Statutory audit: is it required in your organisation?
Large organisations are required to have their financial statements audited. A number of criteria are defined for this in the law. But even when an audit is not mandatory, an independent and impartial view of your financial processes may be well worthwhile, as it constitutes an extra form of assurance, both internally and for your external stakeholders.
Mandatory or not? The legal criteria
The statutory audit – the annual check of your financial statements – is required by law if your company or non-profit organisation exceeds at least two of the following three measures:
- a net turnover of 9 million euros;
- a balance sheet total of 4.5 million euros;
- a workforce of 50 employees.
For listed companies, the statutory audit is automatically mandatory, just as it is for subsidiaries of groups or holding companies that publish consolidated figures. It makes no difference whether you as a separate entity meet two of the three criteria.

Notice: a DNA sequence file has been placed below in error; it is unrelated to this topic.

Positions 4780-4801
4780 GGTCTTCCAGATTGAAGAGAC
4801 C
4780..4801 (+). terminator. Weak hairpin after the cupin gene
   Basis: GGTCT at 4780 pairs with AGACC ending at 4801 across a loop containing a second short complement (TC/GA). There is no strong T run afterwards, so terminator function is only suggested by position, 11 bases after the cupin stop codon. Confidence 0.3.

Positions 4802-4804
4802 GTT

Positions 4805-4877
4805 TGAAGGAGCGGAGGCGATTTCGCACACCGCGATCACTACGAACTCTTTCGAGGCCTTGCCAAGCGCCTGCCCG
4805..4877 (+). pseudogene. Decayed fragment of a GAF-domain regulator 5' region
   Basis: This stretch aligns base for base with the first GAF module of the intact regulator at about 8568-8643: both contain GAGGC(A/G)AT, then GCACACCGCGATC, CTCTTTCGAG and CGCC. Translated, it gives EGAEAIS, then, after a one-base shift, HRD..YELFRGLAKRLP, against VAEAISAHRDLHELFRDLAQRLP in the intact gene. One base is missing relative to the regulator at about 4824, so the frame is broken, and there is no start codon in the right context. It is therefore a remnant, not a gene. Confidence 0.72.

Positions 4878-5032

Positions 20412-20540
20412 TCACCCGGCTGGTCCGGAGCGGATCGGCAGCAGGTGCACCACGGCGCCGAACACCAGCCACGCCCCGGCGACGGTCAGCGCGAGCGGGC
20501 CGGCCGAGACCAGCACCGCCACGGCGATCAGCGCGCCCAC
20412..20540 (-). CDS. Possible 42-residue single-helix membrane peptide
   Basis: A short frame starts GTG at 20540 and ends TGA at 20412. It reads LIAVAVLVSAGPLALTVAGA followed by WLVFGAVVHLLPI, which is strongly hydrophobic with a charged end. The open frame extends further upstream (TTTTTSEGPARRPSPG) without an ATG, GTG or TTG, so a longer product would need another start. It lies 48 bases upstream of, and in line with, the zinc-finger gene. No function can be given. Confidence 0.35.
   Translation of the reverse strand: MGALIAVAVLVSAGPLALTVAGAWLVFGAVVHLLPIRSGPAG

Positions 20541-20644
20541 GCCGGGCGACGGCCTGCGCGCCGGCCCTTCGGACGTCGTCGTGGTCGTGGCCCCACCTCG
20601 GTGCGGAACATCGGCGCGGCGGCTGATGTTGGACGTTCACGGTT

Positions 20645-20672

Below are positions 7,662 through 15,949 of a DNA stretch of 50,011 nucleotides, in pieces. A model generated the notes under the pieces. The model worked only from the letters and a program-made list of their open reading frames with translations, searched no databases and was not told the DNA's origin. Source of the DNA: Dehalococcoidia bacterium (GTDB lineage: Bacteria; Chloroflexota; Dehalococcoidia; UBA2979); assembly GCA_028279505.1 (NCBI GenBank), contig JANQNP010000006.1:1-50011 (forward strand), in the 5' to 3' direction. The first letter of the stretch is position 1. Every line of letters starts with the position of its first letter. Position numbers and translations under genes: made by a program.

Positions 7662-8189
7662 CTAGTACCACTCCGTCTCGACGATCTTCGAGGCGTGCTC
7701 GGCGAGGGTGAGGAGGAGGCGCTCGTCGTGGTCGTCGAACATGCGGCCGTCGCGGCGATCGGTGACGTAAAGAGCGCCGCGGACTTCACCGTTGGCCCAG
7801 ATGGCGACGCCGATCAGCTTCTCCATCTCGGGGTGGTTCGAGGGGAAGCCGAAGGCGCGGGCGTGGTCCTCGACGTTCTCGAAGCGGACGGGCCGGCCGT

Is an audit required? Appointing a statutory auditor
If you are obliged to have a statutory audit, the general meeting must appoint a statutory auditor. This is a company auditor who reviews your financial and administrative organisation every year for a (renewable) term of three years and issues an opinion on the financial statements.
Statutory audit not required? It’s still worth considering!
Many SMEs and non-profit organisations do not have to appoint an auditor to review their accounts. Yet an external view of this kind is worth considering even for a small organisation. This is because it provides extra assurance and comfort, both internally and for your financial and commercial stakeholders, since you provide them with proof that your figures give a true and fair view of your business operations. Moreover, the analysis of your processes goes much further than checking your figures. The auditor is your sounding board and sparring partner for financial issues.